We have frozen this blog as a historical, yet informational view at what life is like in the West Indies Mission for all those called to serve. This blog was designed for the families and friends of those missionaries serving in the West Indies Mission from July 2006 to July 2009. Every six weeks, photos taken at zone conference as well as a new slide show including every person baptized were posted on the blog. All of the slide shows are also available on our You Tube channel. The current West Indies Mission blog can be found here. Posts on our missionary experience can be found here and earlier. And finally, if you are a returned missionary who served in the West Indies, there is a current blog for you. Click here or visit westindiesrm@blogspot.com

Sunday, March 22, 2009

First District Created in French Guiana

On Monday, March 9, 2009, the first district in the history of the country of French Guiana was created. There are over 250 members who live in French Guiana and currently it has three branches: Cayenne, Matoury, and Kourou.

Pictured here are (from left to right) President Robison, Andre Litampha, first counselor Jean Magny, and the President of the Cayenne Branch, Dabreau Guy.

On hand to witness the historic event were the elders in the French Guiana District: Elders Silvester, Taerea, Pahio, Lines, Tevero, Kempenaars. Formerly, the French Guiana District was part of the Guadeloupe District which includes two branches in St. Maarten, two branches in Martinique in addition to the branches in Guadeloupe.

Many parents of the missionaries do not hear much about this country which lies the furthest away of our South American countries in the mission. Here is a brief summary that I found online about its history:

"French Guiana was discovered by the Spanish in 1496, who established a few settlements in 1503 and 1504. The French first moved in a century later. Under the 1667 Treaty of Breda, the Dutch, who had also shown an interest in the area, were forced out. Numerous changes in control followed over the next 200 years, alternating between France, Britain, the Netherlands and Portugal, until the territory was finally confirmed as French in 1817. The colony enjoyed a brief period of prosperity in the 1850s when gold was discovered, but afterwards went into a decline from which it has never fully recovered.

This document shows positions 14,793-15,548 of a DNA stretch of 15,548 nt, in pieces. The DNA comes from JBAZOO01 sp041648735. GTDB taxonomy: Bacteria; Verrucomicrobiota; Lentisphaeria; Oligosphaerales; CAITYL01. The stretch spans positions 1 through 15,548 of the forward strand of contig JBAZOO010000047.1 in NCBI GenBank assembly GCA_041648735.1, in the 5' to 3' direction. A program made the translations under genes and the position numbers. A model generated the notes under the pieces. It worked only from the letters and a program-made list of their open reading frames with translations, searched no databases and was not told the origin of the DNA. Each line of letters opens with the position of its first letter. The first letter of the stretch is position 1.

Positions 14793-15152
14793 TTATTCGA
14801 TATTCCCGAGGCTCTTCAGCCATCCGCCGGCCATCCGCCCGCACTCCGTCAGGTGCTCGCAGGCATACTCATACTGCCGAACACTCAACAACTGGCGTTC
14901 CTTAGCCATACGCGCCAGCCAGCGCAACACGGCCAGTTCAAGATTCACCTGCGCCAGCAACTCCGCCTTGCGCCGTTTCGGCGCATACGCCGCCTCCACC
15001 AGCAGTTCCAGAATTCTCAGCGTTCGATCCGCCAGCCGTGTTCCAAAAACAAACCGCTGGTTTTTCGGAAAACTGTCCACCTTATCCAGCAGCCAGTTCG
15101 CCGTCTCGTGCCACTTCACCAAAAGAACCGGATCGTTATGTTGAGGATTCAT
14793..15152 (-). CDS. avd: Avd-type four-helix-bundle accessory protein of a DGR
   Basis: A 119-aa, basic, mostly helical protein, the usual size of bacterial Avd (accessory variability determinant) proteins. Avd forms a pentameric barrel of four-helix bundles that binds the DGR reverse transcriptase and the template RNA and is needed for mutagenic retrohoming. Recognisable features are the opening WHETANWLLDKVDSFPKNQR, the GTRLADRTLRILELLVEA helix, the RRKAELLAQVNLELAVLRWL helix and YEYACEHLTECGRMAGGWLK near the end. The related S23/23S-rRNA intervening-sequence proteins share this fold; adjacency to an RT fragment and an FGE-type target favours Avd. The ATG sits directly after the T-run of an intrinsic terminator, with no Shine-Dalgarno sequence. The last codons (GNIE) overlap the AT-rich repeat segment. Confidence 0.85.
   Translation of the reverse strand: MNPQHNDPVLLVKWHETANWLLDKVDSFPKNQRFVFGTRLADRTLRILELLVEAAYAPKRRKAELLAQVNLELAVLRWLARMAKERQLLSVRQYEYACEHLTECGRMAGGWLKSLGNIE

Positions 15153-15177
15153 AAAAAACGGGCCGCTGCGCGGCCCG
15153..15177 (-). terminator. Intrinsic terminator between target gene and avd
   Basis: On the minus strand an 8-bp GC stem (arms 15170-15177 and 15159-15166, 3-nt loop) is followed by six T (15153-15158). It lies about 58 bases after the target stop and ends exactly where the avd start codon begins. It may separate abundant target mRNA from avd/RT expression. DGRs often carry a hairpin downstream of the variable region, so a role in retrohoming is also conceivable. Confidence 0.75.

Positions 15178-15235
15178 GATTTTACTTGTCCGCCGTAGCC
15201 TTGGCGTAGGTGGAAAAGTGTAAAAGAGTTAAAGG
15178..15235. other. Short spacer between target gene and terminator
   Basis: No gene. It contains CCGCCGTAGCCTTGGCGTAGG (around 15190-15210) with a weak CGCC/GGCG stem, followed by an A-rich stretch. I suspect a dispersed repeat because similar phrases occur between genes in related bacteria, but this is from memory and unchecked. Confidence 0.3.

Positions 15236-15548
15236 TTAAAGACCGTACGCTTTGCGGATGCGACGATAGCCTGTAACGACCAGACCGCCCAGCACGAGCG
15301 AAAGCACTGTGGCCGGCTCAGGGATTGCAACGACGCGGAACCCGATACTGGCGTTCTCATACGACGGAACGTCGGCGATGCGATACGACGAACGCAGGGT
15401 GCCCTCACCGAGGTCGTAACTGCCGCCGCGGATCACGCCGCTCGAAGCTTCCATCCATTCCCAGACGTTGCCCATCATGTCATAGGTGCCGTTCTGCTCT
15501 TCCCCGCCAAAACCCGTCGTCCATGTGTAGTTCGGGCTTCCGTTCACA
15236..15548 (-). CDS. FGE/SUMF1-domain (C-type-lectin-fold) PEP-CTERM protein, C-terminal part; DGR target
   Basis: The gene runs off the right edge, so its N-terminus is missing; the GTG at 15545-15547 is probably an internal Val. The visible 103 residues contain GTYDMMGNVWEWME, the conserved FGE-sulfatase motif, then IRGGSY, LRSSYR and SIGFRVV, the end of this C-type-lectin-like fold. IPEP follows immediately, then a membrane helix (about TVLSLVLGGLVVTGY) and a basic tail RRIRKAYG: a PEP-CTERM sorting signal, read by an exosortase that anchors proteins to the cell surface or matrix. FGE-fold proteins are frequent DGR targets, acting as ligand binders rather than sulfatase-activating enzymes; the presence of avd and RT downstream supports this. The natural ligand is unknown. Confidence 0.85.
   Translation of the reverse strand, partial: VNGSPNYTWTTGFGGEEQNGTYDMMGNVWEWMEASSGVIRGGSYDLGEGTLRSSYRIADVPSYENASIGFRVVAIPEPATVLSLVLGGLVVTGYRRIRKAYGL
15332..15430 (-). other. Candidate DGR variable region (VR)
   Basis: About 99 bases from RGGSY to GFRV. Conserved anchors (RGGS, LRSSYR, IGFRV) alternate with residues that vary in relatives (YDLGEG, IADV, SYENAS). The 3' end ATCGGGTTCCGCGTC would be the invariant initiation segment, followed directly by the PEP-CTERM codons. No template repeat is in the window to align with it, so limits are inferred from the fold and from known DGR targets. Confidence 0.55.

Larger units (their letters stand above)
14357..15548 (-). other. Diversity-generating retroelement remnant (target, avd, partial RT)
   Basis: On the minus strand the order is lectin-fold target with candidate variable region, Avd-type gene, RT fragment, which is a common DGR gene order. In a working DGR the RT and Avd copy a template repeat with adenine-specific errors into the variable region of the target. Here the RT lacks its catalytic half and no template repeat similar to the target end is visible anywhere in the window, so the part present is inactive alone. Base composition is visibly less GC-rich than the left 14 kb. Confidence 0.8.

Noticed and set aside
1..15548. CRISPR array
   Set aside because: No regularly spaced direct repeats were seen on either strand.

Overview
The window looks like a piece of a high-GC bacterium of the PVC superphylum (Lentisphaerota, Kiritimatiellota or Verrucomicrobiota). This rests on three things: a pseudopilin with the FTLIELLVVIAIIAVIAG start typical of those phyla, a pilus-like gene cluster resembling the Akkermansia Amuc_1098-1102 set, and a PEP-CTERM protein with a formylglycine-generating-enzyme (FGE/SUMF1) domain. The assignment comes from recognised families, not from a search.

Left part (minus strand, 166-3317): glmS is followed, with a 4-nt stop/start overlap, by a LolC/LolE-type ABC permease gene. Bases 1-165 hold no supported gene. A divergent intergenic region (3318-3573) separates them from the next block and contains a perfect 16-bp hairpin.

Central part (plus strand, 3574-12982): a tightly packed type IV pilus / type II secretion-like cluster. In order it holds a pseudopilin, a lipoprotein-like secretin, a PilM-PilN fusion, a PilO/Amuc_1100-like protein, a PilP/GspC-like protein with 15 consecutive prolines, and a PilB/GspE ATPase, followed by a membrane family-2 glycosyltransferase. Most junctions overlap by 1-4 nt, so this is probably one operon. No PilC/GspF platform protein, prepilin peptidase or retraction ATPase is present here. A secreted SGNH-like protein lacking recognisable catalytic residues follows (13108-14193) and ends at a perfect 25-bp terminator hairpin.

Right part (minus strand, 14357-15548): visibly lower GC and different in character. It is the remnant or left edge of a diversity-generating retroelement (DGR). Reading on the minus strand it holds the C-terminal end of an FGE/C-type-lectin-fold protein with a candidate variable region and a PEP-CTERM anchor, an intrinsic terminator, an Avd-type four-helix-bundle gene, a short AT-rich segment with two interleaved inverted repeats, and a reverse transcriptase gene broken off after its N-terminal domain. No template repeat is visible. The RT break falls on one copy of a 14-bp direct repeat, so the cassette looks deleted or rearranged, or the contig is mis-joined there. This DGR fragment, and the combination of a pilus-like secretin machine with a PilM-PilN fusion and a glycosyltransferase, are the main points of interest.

French Guiana was finally given French Overseas Department status in 1946, under which the territory effectively became an integral part of the French nation. However, the territory was largely neglected by Paris and continued to deteriorate until civil unrest broke out in the 1970s. After a security crackdown, the central government promised various improvements. These failed to materialize until the Mitterrand presidency, under which a series of reforms was introduced in 1982-83. Some decentralization also took place: local affairs are now dealt with by the Regional Council.

The President of the Regional Council since March 1992, Antoine Karam, is French Guiana’s single representative in the French Senate. Karam is a member of the Parti Socialiste Guyanais (PSG), which has long been the strongest political party and is allied to its French namesake. The Socialists’ principal rivals are the Forces Démocratiques Guyanaises (FDG). The PSG is the largest party on the Regional Council following the most recent election in March 1998 but, lacking an overall majority, relies on the support of other left-wing parties. A new non-aligned party, the Walwaries, has made something of an impact on French Guianese politics in recent years; the Gaullist Rassemblement pour la République (RPR) also has a small presence.

The political complexion of the territory was last tested at the 2002 French presidential election, where Jacques Chirac won a handsome majority (see France section). The domestic political agenda has been generally dominated by peated complaints over the territory’s relatively poor social and economic conditions compared to those in France. The alternatives to being an integral part of the French state are self-government and independence. However, enthusiasm for either is lacking and the small independence movement has made little headway in recent years. Paris has also made it clear that it will not countenance any change in French Guiana’s status for the time being."

French Guiana is home to six missionaries. We do not have a couple serving there, although we would like one. To come to zone conference, these six have the greatest adventure every six weeks of all the missionaries. They generally leave after Church on Sunday and pile into the van which is owned by the mission. They travel from Cayenne to Kourou to gather the remaining two elders and then have a two hour trip to the border with Suriname. There they leave the van and board a motorized canoe, that often leaks, and take a one-half hour ride across the river at St. Laurent du Maroni in order to enter Suriname. (Ever wonder where the name Maroni came from?) After entering Suriname, the elders then take a taxi for another two hour ride into Paramaribo where they stay with Suriname elders overnight in anticipation of the zone conference the next day.

1 comment:

marie-jo.v said...

A stake in Trinidad, now a district in French Guiana.
Hurrah for Israel !
Hurrah for the West Indies !